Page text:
Case Report Top

A 6-year-old girl presented to orbit clinic with a diffuse progressive soft compressible pulsatile mass lesion in the medial aspect of the right upper eyelid since birth, causing total mechanical ptosis [Figure 1]a. The surface of the lesion showed dilated blood vessels and bruit was heard on auscultation. Valsalva maneuver did not produce any difference in the size of the lesion. There was no prior history of trauma or presence of similar swellings elsewhere in the body. She had been treated elsewhere as capillary hemangioma of infancy (CHI), with multiple intralesional steroid injections and oral propranolol, which had failed to result in any symptomatic relief. Her vision in the right eye was counting fingers at 1 meter, presumably due to deprivation amblyopia. There were no other ocular or systemic abnormalities. Left eye examination was within normal limits.
Figure 1: (a) Clinical picture of patient at presentation. (b) Intraoperative photograph showing removal of the lesion with minimal bleeding. (c) Postoperative appearance of the patient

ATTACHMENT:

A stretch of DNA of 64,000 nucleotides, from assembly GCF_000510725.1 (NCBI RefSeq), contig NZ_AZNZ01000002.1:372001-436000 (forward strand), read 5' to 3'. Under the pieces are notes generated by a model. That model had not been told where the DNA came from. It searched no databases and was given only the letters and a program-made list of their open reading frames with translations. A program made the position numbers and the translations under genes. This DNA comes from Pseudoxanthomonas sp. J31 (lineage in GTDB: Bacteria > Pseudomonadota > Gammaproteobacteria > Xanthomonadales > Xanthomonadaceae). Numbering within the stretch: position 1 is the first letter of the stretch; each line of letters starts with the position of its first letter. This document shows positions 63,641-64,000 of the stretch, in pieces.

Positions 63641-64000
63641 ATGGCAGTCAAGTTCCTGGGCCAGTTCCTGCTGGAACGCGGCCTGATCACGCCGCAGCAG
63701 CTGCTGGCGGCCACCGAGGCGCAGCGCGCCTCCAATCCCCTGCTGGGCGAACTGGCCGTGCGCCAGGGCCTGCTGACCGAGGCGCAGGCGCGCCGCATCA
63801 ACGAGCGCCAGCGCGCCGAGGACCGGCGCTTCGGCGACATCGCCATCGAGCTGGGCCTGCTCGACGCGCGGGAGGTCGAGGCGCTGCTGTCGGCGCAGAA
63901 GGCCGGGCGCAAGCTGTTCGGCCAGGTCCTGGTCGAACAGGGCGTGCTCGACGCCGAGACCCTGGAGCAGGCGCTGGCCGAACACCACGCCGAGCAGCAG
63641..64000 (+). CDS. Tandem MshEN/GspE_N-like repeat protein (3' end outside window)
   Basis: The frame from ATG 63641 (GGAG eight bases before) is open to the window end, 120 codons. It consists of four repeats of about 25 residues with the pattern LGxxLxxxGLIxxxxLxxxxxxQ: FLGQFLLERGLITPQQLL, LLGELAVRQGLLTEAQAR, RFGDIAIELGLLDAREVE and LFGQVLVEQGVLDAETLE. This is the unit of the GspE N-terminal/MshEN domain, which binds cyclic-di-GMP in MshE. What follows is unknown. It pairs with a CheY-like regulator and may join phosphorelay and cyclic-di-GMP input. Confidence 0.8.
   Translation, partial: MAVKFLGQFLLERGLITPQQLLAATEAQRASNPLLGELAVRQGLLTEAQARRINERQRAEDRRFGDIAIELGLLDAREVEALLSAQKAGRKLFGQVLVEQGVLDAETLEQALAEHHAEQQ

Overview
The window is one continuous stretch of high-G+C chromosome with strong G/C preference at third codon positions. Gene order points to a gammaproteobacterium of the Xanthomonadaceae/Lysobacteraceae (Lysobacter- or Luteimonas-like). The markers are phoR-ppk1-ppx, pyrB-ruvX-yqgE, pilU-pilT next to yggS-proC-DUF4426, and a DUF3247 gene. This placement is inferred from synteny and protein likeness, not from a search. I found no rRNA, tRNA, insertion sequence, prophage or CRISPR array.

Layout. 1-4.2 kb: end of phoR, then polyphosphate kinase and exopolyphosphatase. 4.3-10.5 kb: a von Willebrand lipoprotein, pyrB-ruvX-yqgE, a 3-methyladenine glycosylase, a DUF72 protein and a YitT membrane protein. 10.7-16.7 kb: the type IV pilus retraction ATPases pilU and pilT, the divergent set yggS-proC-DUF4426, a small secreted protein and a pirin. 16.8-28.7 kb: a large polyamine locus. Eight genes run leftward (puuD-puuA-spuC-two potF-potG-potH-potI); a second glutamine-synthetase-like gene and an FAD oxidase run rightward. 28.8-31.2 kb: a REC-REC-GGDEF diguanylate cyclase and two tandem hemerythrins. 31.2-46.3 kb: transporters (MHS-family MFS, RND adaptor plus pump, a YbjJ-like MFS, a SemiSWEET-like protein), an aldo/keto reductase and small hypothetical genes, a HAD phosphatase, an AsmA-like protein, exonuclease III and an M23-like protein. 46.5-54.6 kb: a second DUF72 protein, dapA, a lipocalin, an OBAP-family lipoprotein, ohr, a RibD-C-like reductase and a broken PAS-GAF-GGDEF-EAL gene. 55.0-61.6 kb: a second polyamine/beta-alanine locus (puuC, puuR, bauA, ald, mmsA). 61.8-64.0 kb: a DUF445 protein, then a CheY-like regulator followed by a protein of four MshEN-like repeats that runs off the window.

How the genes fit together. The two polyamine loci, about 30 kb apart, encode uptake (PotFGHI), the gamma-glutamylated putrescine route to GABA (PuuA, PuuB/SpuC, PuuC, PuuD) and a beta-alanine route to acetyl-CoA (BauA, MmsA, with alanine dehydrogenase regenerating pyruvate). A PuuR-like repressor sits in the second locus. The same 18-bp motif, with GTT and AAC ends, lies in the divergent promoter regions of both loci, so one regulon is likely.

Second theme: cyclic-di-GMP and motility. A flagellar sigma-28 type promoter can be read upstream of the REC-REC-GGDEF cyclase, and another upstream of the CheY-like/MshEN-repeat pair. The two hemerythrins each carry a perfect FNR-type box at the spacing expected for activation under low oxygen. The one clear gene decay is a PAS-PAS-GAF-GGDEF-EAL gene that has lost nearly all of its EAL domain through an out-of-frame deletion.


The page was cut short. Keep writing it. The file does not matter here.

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Computerized tomography (CT) scans revealed a diffuse preseptal isodense mass in the superonasal aspect of the right upper eyelid, which enhanced brightly during the arterial phase of contrast [Figure 2]a, [Figure 2]b, [Figure 2]c. Magnetic resonance imaging (MRI) showed an isointense signal in T1-weighted and mixed signal in T2-weighted images with multiple flow void signals [Figure 2]d and [Figure 2]e. The right superior ophthalmic vein was dilated. Digital subtraction angiography (DSA) disclosed a compact nidus of AVM with feeder vessels from the right ophthalmic, middle meningeal, internal maxillary, superficial temporal, and bilateral facial arteries [Figure 3]a and [Figure 3]b. Eighty percent of the AVM was embolized using 16% glue (N-butyl 2-cyanoacrylate) by superselective cannulation of the right ophthalmic artery feeder through the right femoral artery as well as direct intralesional glue injection under fluoroscopy under general anesthesia [Figure 3]c, [Figure 2]d, [Figure 2]e, [Figure 2]f. Subsequently, surgical excision was performed after 72 h [Figure 1]b. The mass was excised completely through a superior eyelid crease incision without encountering any troublesome intraoperative bleeding. Histopathological examination revealed numerous tiny and large vascular spaces lined with endothelial cells and filled with blood. The nidus was seen as cellular stroma in between the vessels, confirming the diagnosis of AVM [Figure 4]. The postoperative period was uneventful. The functional and cosmetic outcome was satisfactory [Figure 2]c. The patient had been followed up for 2 years after surgery without any signs of recurrence. Best-corrected visual acuity at last follow-up was noted to be counting fingers at 1 meter, and the child was undergoing amblyopia therapy (left eye patching for 6 h a day) with close follow-up.